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Instead of hiding in a vault, the world’s treasures can now sit before your very eyes
When augmented reality was baked into iOS 11, Apple invited you to take a different look at the world. The idea was to imagine if the line between the virtual and the real simply didn’t exist. Your iPhone or iPad became a window into a fusion of the two, digital objects being mapped on to real-world space. There was a feeling this technology would be transformative – but the question was: how?
A year and a half on, there’s still the feeling that some people consider AR little more than a throwaway gimmick, or they are awaiting the one ‘killer app’ that will cement the technology in their minds as something transformative. Apple, for its part, goes heavy on productivity, education, and play, outlining how AR enables you to use an iOS device for anything from finding the right departure gate at an airport to examining a virtual cadaver.
Surprisingly, though, the company doesn’t talk much about the world’s museums and galleries. It really should, because this is arguably an area in which AR has the potential to be truly revolutionary.
Arts and craft
Apple is an ideal company to work within this space. Co-founder Steve Jobs often talked about Apple’s place at the intersection of technology and the liberal arts. But Apple’s also historically been heavily infused more widely in the world of arts and culture, unlocking critical thinking and creativity through the combination of hardware and software the company creates.
When it comes to experiencing and accessing art and culture, however, we’ve until now been largely restricted to the conventional: paper books; websites; CD-ROM and its various successors. In the real world, you must be fortunate enough to be in the right place – you’re only going to view the Mona Lisa if you can get to the Louvre in France, for example. Even being able to travel somewhere doesn’t guarantee access – after all, many shows are transient in nature, with collections of items only in one location for a short time; and the majority of permanent collections are hidden away in vaults, rather than being permanently on display.
AR changes all of this. You don’t quite get to exist in a fully virtual world, Matrix-style. But also, AR finally moves us beyond static slideshows, two-dimensional videos, and once-dazzling but now old-hat 3D photography, where you could spin an item about its axis with a finger. With AR, there’s finally the option to immerse yourself in a digital recreation of anything from a fully explorable artifact to a painstakingly recreated virtual exhibition.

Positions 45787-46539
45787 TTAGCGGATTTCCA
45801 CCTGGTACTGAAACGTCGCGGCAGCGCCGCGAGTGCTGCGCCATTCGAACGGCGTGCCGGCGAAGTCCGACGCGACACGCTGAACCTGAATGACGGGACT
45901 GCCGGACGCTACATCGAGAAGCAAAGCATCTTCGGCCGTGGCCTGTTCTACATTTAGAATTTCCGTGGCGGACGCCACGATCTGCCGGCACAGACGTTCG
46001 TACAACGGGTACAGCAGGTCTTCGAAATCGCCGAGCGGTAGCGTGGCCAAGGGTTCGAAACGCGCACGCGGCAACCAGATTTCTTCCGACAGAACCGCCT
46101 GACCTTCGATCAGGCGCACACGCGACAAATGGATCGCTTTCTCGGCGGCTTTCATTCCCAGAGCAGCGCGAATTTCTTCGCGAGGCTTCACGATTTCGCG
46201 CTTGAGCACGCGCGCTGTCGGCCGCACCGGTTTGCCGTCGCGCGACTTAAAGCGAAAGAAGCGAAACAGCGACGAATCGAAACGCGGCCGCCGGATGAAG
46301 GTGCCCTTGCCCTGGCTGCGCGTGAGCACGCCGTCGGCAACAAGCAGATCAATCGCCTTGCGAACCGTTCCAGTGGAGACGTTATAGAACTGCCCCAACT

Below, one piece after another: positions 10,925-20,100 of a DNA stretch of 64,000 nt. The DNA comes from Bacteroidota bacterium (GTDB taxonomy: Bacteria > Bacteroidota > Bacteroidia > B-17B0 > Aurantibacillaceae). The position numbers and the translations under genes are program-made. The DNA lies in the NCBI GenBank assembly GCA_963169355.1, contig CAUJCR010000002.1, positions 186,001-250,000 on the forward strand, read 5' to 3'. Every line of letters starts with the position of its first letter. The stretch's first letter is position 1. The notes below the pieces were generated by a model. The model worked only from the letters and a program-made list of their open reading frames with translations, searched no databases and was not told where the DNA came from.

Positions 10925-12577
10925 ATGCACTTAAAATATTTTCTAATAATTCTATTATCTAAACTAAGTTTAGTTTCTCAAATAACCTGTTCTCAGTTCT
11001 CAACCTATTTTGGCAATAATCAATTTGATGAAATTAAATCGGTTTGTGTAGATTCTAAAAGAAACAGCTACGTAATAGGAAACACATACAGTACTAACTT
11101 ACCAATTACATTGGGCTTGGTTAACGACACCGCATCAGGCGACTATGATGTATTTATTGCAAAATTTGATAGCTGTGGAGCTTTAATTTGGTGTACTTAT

The BBC’s Civilisations AR is perhaps the most accessible app so far created in this space. It collects over 30 items from a range of British museums, but whose origins span the entire globe and thousands of years of human history. Every item can be set before you, and be scaled, moved and rotated with the simplest of gestures.
This all seems perfectly logical when you’re examining a hovering 3D take on a Corinthian helmet, or amusing yourself by transforming Henry Moore’s 115cm-wide (nearly four feet) Reclining Figure into a desk ornament. But it also proves surprisingly effective with paintings like Turner’s Bridge Over the Ticino. The app’s image quality is such that you can press your nose right up to the virtual canvas – in a manner that would get you unceremoniously thrown out of a real museum – and breathe in every brushstroke. Counter-intuitively, you may gain a better understanding of the painting than through seeing the real thing.
Exhibitions that make heavy use of 3D space can also work wonderfully within the confines of an iOS device. Shepard Fairey AR – Damaged ($5/£5) transforms the entirety of a site-specific warehouse installation into an AR app.
If you have the room, you can walk around in 1:1 fashion, exploring the space as if it was real; if not, you can double-tap to zip right up to artworks. 3D audio further augments the sense of atmosphere, right through to the distant crackles of a buzzing neon sign.
Broadly similarly, David Bowie is ($7/£7) brings a hugely popular exhibition about one of music’s most famous artists to your phone. This one doesn’t have you walk around, instead presenting virtual items in a desktop fashion. From rare sheets of lyrics to classic videos, it’s a cultural experience that feels thoroughly modern, rather than clinging to the past by aping CD-ROMs from the 1990s.
App to the future
Detractors will no doubt argue there’s still no substitute for the real thing – and they’re right. Each of these apps is limited in scope by technology. In some cases, there are issues with graphical detail; elsewhere, you very much notice the lack of the real world’s physical, tactile nature, such as when examining Bowie costumes that end up more closely resembling leaden ‘skins’ you might see on a videogame character.
But there’s no doubting this is the start of a revolution. Each of these apps – and others like them – revels in the freedom technology affords. For the app itself, there are layers atop the artworks and items being displayed – information hot-spots in Civilisations AR; Fairey’s explanatory voiceovers in Damaged. But also, you as a user have the freedom to explore at leisure, unrestricted by opening hours and crowds.
In the case of the Fairey and Bowie apps, this comes at the fraction of the price you’d have paid for a real-world ticket; the BBC app is entirely free. Even though we’re in the early days of AR, then, it already feels like a technology with the potential to unlock and democratize art and culture, making it far more widely accessible; this in turn suggests an ambitious, exciting future for organizations and individuals savvy enough to grasp it.